There are people making millions from your pet’s poo
BBC By Eric Barton 23 June 2016
Every time Kathleen Corridon’s kids blew out a birthday candle, it was the same wish.
The Corridon family from Port Monmouth, New Jersey, finally gave in when their children reached 10 and 12. But in exchange for the pup, Corridon said she made her kids promise to pick up anything the dog left behind in the garden.
That deal lasted a month. So Corridon repurposed the children’s weekly allowance, or pocket money, and hired a company called When Doody Calls, for $9 a week. “Picking up the poo isn’t an extra, it really has to be done,” Corridon said.
New industries are emerging in the unlikeliest place. (Credit: Alamy)
And it’s far from the only poo-related company. If there’s one thing that’s clear about this dirty business, it’s that it’s making a serious profit. It’s an industry that has seen dramatic growth in the past decade, from pet poop pick-up to turning human waste into medicine and energy.
It wasn’t science that got Meg Retinger into the business of poo but a misplaced shoe.
But then the company had a ground-breaking idea. In 2010 the firm started selling kits that could test the DNA of dog droppings. PooPrints is now in all 50 states in the US, Canada, and expanding internationally. The system is marketed mostly to owners and managers of apartment buildings, which require owners to register the DNA of their pets before they sign the lease. Any misplaced surprise is then tested, and the owner is sent a fine.
The tests, called PooPrints, are now the company’s primary business. Nearly 3,000 apartments, mostly in North America, have signed up for the service, which costs $50 for the initial DNA test and $75 per sample. Costs of the tests are passed along, Retinger explained, in the form of fines to the “poo-petrators.”
According to Debbie Violette, the property manager at Timberwood Commons, a 252-apartment complex, in Lebanon, New Hampshire, that has been using PooPrints since 2011, about three quarters of the tests come back conclusive, while the other quarter was likely left behind by a neighbourhood dog.
“After three strikes, it’s like, it’s not working, and we really don’t want you to stay if you can’t pick up after your dog,” Violette said. “Most people get it, but there is usually one or two people who just can’t seem to figure out we mean business.”
The Greater London borough of Barking and Dagenham — no joke — has begun a pilot program with the PooPrints service. Retinger said the trial has gone so well that local authorities plan to make it permanent.
“We like to say that we’re No. 1 in the No. 2 business,” Retinger said. And if there’s one truth about the business of dog poo, she said, is that it’s always picking up.
Reducing the carbon footprint
Forget solar, human waste also has the potential to become an efficient renewable energy source. Bus operator, First West of England, began running a 40-seat Bio-Bus that runs on biomethane gas generated from sewage and food waste. Now, First West has proposed adding another 110 waste-powered double-deckers. The “poo bus”, which is fuelled by the Bristol sewage treatment works, has become so popular that rival Wessex Bus has also applied for a government grant to run 20 bio-buses by 2019.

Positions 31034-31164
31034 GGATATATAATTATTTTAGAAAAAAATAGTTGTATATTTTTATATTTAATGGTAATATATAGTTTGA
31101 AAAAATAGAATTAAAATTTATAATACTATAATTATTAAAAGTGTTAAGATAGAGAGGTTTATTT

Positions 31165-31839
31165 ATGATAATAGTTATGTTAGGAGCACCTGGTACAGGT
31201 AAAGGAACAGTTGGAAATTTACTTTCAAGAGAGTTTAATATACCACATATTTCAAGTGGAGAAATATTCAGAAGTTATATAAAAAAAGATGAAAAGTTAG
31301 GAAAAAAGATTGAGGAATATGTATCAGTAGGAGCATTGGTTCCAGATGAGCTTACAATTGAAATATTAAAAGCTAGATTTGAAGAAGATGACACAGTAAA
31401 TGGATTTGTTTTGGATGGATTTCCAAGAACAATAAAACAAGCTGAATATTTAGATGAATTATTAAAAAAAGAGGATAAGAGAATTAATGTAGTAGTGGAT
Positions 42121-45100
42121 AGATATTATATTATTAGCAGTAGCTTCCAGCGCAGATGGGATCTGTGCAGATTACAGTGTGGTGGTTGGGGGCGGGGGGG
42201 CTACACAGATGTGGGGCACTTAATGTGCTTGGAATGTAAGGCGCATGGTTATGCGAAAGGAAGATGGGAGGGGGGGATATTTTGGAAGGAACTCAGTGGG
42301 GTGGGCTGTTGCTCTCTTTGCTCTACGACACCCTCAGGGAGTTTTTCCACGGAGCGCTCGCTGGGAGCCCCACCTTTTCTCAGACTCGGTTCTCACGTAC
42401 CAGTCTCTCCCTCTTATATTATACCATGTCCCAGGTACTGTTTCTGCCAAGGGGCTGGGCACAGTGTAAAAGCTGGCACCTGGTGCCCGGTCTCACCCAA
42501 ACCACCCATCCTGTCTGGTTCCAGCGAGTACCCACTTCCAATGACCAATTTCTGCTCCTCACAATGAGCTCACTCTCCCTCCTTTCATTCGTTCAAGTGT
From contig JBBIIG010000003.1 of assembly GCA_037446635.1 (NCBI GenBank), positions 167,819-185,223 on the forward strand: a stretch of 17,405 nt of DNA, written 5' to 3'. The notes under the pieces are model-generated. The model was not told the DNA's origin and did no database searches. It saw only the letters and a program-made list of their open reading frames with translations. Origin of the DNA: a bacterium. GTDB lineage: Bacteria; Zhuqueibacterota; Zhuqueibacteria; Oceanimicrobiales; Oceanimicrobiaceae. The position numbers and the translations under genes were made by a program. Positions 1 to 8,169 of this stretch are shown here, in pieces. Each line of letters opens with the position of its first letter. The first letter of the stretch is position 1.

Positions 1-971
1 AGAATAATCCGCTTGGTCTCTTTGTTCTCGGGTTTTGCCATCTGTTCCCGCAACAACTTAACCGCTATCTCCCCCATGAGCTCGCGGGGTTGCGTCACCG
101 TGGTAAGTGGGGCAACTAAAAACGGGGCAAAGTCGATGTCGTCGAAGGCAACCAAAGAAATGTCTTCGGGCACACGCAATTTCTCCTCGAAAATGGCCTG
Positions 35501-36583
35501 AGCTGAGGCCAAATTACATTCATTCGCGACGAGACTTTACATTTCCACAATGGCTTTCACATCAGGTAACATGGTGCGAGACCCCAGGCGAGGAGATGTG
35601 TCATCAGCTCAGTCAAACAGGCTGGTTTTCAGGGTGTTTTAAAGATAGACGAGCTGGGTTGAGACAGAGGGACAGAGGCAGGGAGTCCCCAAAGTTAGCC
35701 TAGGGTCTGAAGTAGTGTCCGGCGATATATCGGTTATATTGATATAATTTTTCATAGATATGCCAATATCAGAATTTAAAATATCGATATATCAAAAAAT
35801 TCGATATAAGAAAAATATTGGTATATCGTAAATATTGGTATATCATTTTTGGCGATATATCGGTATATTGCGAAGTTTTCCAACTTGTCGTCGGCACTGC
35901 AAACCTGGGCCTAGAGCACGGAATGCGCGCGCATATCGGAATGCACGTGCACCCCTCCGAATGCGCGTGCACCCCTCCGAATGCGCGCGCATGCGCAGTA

According to First West, a single passenger's annual food and sewage waste would fuel the Bio-Bus for 37 miles (60km). Its green credentials are good too: the Bio-Bus emits 30% less carbon dioxide than conventional diesel vehicles.
Medical breakthroughs. Yes really.
Poo also has a growing value for doctors. Increasingly, human faeces is being turned into medicine, injected or ingested by patients fighting infections.
The idea that human faeces could be used in this way was little known in 2005 when Catherine Duff, now 60 and living in Indiana, developed an infection after taking an antibiotic. The infection led to nausea, diarrhoea and other health problems so severe she couldn’t leave the house. Seven years after her problems began, her doctor recommended removing her colon. But even with surgery, the doctor told her that her chances of survival were slim.
Instead of a colon transplant, Duff decided to try something different altogether : a faecal microbiota transplant, after which her health improved almost immediately. Donated poo meant she could lead a normal life again.
To help those suffering with similar stomach problems, Duff created the nonprofit Fecal Transplant Foundation. Since Duff’s life-changing procedure four years ago, an entire industry has sprung up around faecal transplants. Companies are now selling kits and Duff said big pharmaceuticals companies have begun testing their own versions.
One of these is OpenBiome. The nonprofit has shipped more than 12,000 stool samples to doctors and clinics performing transplants, at a cost of $385 to $535 each. They’re collected from 32 donors who are paid $40 for daily donations that must be delivered within 45 minutes of passage.
It’s serious work benefitting the medical community, and it’s often met with lots of snickers, said Sasha Liberman, with the stool bank. “You get a really long line of responses when you tell people what you do,” she said. “A lot of people tend to think it’s really gross, but when you explain it, they’re often really fascinated.”